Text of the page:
Lifestyle factors and adolescent depressive symptomatology: Associations and effect sizes of diet, physical activity and sedentary behaviour

Joshua Hayward, Felice N. Jacka, Helen Skouteris, Lynne Millar, Claudia Strugnell, Boyd A. Swinburn, Steven Allender

Research output: Contribution to journalArticleResearchpeer-review

27 Citations (Scopus)


Objective: Depression affects many Australian adolescents. Research points to the potential of lifestyle improvement for the population-level prevention of mental disorders. However, most studies examine single relationships without considering the combined contribution of lifestyle factors to variance in depression. This study examined associations between adolescent diet, physical activity and screen time behaviours and depressive symptomatology. Methods: A cross-sectional sample of year 8 and 10 students was recruited from 23 participating schools in 18 Victorian communities. Students were recruited using opt-out consent, resulting in 3295 participants from 4680 registered school enrolments (Participation Rate: 70.4%). Participants completed a supervised self-report questionnaire comprising Moods and Feelings Questionnaire-Short Form, an assessment of physical activity and sedentary behaviours during and outside school, and weekly food intake. Surveyed covariates included hours of sleep per night, age, socio-economic status and measured anthropometry. A hierarchical regression stratified by gender was conducted, with dichotomised Moods and Feelings Questionnaire-Short Form score as the outcome, and screen time, physical activity and dietary patterns as predictors. Nested regression analyses were then conducted to ascertain the variance in Moods and Feelings Questionnaire-Short Form score attributable to each significant predictor from the initial regression. Results: Increased scores on an unhealthy dietary pattern (odds ratio = 1.18; 95% confidence interval = [1.07, 1.32]) and physical activity guideline attainment (0.91; [0.85, 0.97]) were associated with depressive symptomatology in males, while screen time guideline attainment (0.95; [0.91, 0.98]) was associated with depression in females. No association was observed between healthy diet pattern and Moods and Feelings Questionnaire-Short Form. Overall, effect sizes were generally small, and the regression model accounted for 5.22% of Moods and Feelings Questionnaire-Short Form variance. Conclusion: Gender-specific associations were observed between physical activity and both sedentary and dietary behaviours and depressive symptomatology among adolescents, although reverse causality cannot be refuted at this stage. Lifestyle behaviours may represent a modifiable target for the prevention of depressive symptomatology in adolescents.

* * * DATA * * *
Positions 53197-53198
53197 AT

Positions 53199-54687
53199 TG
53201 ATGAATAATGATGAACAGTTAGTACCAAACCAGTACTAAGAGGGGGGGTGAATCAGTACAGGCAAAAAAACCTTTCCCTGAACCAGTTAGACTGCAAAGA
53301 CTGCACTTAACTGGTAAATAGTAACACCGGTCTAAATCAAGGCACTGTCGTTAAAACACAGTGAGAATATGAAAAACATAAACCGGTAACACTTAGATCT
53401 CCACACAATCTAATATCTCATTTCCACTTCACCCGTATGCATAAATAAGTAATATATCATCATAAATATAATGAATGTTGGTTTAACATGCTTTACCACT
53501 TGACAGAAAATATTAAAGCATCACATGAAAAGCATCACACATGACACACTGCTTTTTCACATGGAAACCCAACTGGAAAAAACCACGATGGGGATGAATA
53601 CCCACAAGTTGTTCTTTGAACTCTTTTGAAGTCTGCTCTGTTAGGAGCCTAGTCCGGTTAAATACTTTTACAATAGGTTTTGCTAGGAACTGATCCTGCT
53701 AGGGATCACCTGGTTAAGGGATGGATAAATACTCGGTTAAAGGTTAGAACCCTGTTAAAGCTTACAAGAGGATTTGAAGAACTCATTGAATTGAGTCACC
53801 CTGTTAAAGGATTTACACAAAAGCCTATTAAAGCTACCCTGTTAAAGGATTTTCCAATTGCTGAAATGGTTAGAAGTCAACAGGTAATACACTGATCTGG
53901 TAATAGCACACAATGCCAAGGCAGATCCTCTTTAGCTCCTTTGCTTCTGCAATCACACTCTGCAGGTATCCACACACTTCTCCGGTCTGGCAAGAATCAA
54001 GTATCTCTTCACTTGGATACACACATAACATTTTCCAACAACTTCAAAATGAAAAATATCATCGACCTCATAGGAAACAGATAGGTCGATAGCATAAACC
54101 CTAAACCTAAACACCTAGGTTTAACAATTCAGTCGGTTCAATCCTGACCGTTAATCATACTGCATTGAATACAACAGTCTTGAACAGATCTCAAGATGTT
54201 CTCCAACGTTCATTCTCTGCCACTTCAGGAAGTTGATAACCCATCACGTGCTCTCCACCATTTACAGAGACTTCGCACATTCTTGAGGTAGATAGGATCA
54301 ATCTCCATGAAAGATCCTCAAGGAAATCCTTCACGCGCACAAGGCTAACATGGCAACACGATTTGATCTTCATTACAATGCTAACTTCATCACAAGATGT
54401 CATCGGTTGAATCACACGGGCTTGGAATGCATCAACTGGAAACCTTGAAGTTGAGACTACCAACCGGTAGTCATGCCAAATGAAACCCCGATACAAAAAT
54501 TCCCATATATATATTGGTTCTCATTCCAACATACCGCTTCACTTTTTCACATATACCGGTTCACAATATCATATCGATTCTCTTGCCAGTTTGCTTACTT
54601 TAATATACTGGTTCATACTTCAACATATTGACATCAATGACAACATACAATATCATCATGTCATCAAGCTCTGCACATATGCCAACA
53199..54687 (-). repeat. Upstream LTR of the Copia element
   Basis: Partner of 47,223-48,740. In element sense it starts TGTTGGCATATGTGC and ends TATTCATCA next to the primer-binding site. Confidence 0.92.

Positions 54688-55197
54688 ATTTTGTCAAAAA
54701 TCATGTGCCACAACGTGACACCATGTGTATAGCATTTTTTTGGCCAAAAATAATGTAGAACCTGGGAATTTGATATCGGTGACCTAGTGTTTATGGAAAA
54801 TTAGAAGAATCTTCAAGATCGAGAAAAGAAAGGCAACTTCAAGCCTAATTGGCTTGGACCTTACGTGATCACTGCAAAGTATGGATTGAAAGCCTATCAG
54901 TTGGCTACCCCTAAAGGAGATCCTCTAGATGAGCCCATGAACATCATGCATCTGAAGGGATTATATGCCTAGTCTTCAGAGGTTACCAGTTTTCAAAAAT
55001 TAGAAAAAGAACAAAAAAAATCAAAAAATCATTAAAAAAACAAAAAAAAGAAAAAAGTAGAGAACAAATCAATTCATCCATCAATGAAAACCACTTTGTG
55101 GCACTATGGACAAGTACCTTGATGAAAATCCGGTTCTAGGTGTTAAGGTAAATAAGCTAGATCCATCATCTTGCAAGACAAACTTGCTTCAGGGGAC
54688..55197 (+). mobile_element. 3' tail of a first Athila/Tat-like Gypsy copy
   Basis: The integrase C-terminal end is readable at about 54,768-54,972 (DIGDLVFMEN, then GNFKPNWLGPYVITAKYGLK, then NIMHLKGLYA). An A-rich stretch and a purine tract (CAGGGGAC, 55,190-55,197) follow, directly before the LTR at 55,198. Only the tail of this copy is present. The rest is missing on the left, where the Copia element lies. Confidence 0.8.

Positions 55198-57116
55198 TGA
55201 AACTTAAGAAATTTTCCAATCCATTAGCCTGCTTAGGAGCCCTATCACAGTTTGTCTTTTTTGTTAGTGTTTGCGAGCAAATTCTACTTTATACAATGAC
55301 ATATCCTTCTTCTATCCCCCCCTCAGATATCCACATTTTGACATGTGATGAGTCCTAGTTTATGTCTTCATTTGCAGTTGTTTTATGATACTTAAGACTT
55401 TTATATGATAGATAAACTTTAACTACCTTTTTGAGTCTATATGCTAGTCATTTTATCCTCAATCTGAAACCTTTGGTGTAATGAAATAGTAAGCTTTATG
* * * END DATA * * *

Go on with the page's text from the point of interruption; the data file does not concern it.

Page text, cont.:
Original languageEnglish
Pages (from-to)1064-1073
Number of pages10
JournalAustralian and New Zealand Journal of Psychiatry
Issue number11
Publication statusPublished - Nov 2016
Externally publishedYes


  • adolescents
  • Depressive symptomatology
  • diet pattern
  • physical activity
  • screen time

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